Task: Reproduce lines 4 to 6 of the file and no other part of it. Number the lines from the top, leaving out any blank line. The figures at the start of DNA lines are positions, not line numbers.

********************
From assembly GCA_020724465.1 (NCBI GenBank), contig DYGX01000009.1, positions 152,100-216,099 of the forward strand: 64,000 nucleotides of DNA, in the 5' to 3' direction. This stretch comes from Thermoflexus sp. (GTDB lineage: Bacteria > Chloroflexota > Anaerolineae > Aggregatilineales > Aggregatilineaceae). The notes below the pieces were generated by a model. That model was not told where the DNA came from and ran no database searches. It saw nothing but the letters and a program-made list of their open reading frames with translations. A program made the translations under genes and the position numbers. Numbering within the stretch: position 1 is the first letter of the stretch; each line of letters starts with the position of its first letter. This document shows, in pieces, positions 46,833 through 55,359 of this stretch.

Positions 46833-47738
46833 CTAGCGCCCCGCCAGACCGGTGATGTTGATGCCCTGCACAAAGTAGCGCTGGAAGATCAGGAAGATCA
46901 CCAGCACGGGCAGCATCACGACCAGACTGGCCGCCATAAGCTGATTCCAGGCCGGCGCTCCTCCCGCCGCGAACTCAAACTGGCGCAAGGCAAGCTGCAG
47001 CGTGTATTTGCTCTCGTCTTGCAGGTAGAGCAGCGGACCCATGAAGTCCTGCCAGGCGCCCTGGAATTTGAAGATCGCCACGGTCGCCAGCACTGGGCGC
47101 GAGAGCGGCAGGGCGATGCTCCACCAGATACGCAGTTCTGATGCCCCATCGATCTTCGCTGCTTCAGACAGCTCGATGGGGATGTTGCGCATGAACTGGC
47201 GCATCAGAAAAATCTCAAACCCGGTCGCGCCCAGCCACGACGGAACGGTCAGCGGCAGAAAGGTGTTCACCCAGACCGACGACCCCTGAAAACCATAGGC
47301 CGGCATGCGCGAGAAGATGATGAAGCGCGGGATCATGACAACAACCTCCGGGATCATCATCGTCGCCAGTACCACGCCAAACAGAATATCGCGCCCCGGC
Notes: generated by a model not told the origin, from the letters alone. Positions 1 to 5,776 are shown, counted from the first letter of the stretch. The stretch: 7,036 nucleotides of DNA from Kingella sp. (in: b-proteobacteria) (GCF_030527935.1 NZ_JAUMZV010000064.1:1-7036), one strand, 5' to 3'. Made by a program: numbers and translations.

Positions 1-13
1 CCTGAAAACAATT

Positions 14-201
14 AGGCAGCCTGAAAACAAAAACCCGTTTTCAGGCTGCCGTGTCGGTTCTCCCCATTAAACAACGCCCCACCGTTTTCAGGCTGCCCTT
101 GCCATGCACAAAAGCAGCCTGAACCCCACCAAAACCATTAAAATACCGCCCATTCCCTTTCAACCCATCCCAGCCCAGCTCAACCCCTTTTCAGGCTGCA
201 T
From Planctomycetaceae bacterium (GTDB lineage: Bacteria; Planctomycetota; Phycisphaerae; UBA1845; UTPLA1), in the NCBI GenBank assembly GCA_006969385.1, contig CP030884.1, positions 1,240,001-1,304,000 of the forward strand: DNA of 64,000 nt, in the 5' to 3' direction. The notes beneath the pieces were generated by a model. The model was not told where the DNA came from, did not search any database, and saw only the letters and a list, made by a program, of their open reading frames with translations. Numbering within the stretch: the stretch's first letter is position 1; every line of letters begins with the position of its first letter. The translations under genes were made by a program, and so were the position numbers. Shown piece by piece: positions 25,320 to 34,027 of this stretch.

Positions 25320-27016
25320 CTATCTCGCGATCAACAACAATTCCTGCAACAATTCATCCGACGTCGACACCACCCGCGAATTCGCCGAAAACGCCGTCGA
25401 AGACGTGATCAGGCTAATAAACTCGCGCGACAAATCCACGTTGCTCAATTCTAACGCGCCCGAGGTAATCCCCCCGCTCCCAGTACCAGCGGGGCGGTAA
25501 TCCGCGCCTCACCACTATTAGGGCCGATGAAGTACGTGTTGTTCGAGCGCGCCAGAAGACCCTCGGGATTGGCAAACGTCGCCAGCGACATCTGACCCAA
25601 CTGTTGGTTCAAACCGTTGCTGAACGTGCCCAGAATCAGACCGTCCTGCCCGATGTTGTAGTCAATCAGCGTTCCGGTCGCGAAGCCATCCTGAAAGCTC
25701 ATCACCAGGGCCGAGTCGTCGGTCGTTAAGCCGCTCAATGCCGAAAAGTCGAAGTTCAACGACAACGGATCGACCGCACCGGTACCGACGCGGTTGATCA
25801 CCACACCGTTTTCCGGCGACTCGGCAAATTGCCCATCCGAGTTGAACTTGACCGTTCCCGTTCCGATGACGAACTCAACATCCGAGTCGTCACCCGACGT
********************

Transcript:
46901 CCAGCACGGGCAGCATCACGACCAGACTGGCCGCCATAAGCTGATTCCAGGCCGGCGCTCCTCCCGCCGCGAACTCAAACTGGCGCAAGGCAAGCTGCAG
47001 CGTGTATTTGCTCTCGTCTTGCAGGTAGAGCAGCGGACCCATGAAGTCCTGCCAGGCGCCCTGGAATTTGAAGATCGCCACGGTCGCCAGCACTGGGCGC
47101 GAGAGCGGCAGGGCGATGCTCCACCAGATACGCAGTTCTGATGCCCCATCGATCTTCGCTGCTTCAGACAGCTCGATGGGGATGTTGCGCATGAACTGGC